Salt Question

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David Leikvold
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subsurface brines

Post by David Leikvold » Tue Jun 26, 2007 11:14 pm

Thanks very much for your input Dr Gwynn. I'd like to say I understood it better but I'm still wondering, especially as I haven't been to the salt to see it for myself yet. So here's a bit more quasi-scientific and entirely speculative postulation.
Presumably the entire lake surface is essentially dead flat and the subsurface brines are at a consistent depth below the surface so the only variation could be the shape or depth of the bottom of the lake. There would be more subsurface brines lurking in the deeper parts of the lake (and that's not necessarily the middle) and they might have more influence on the salt above than in shallower parts of the lake floor. And there might also be an underground water source that we don't know about. Is there any bore water at Mt Ive or in the area?
Any thoughts anyone? Apart from I think I'll have another beer, that is!
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Reverend Hedgash
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Post by Reverend Hedgash » Wed Jun 27, 2007 10:51 am

Sounds like we should all have a good brine-storm about this...
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David Leikvold
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underground tidal flows?

Post by David Leikvold » Fri Jun 29, 2007 12:41 am

Speaking of underground water, the Great Artesian Basin (GAB) lies under most of eastern Australia, mostly Qld and NSW and, most significantly, under 38% of the area of South Australia starting at the northern borders and stretching at least as far south as the bottom of Lake Eyre. It gets quite close to the surface in some parts. And as Lake Gairdner is obviously the lowest point in the area it might be very close to any underground water, whether it be the GAB or some lesser source of water. I don't know if the GAB gets any closer to Lake Gairdner but if it did it might go a long way to explaining why the moisture content of the salt can vary so much and so quickly, even on dry days.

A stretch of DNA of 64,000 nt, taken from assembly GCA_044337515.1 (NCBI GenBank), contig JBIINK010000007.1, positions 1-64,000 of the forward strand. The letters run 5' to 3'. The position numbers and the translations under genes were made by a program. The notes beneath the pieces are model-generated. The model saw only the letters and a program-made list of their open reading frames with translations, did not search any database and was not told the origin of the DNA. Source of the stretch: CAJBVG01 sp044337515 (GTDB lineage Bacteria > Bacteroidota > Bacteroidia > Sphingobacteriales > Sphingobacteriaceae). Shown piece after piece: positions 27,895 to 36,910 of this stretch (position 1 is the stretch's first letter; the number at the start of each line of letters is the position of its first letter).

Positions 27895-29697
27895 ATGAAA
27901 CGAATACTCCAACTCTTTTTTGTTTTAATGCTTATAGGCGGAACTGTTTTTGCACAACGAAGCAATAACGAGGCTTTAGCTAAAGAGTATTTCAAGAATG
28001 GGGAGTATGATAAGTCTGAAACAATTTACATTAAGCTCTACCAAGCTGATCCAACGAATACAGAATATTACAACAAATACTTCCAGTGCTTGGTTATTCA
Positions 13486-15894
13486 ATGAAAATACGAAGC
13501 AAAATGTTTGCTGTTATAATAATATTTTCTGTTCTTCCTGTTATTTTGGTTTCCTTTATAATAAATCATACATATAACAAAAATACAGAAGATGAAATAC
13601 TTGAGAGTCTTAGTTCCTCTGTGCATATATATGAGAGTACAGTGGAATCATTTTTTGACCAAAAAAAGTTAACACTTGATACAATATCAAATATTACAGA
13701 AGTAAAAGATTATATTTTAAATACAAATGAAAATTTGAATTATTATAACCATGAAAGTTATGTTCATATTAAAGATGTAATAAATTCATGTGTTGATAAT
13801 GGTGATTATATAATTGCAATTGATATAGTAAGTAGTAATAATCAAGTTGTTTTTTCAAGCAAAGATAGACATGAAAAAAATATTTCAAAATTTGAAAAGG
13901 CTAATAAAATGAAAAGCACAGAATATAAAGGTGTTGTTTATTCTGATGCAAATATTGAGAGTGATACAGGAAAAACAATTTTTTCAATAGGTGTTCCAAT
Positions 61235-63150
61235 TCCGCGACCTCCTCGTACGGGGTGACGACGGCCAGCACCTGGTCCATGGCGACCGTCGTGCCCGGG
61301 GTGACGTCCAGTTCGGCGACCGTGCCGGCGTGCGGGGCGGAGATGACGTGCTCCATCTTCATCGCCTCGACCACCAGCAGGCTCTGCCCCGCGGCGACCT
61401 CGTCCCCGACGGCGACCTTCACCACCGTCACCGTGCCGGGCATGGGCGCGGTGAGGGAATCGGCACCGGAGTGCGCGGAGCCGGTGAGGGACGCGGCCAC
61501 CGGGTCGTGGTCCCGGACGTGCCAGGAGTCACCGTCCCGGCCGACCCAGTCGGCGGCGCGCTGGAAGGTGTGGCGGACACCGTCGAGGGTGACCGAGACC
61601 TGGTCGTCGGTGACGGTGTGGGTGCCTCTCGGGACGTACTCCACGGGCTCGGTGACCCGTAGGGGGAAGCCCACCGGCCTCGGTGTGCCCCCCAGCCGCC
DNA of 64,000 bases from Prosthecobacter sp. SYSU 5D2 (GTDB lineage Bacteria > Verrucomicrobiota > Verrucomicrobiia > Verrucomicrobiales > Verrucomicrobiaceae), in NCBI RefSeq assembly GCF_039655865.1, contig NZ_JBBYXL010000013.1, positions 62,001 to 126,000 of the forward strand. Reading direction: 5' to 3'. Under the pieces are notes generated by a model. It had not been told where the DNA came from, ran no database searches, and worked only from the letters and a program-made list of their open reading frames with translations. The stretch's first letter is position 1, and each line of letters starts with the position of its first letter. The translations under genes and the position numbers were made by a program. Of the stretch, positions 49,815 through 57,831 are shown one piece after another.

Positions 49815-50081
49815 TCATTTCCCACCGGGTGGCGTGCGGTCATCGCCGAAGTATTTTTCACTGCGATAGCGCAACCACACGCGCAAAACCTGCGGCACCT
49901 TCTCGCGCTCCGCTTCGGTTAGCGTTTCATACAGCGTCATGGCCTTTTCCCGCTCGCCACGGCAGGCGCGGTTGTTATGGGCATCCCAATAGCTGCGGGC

It might even explain the phases of the moon theory, which we can't discount because the records certainly seem to support a connection.
Tidal flows are obvious in oceans but there's no reason why they don't happen in lakes, it's just that in most lakes there isn't enough water and area to make it measurable. I'll bet there are tidal flows in the Great Lakes in the USA and they are much, much smaller than the GAB which has an area that roughly covers three states. That huge volume of water must surely have tidal flows, especially as a lot of water has been taken from the GAB since the first bores were sunk. Various websites also mentioned a big temperature variation, anywhere between 30 degrees and boiling. That alone would generate significant local convection currents.
So for those who have been to the lake, a couple of questions:
1) Are there any bores, capped or flowing, in the area?
2) Has anyone noticed if the rising surface water is much warmer than ambient?
By now some readers will be wondering why I'm obsessing about this. Simple, if we understand what is really happening to the salt we are better able to plan when and where to race.
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Dr Goggles
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Lunatics

Post by Dr Goggles » Fri Jun 29, 2007 8:21 pm

DLRA wrote:When I first started doing the website, Wayne O'Grady (ex-pres) asked me this very question. And I did some research and thought it to be significant enough to set the dates forspeed week by the cycles of the moon. That's why the moon appears on the speed week page for each up coming event.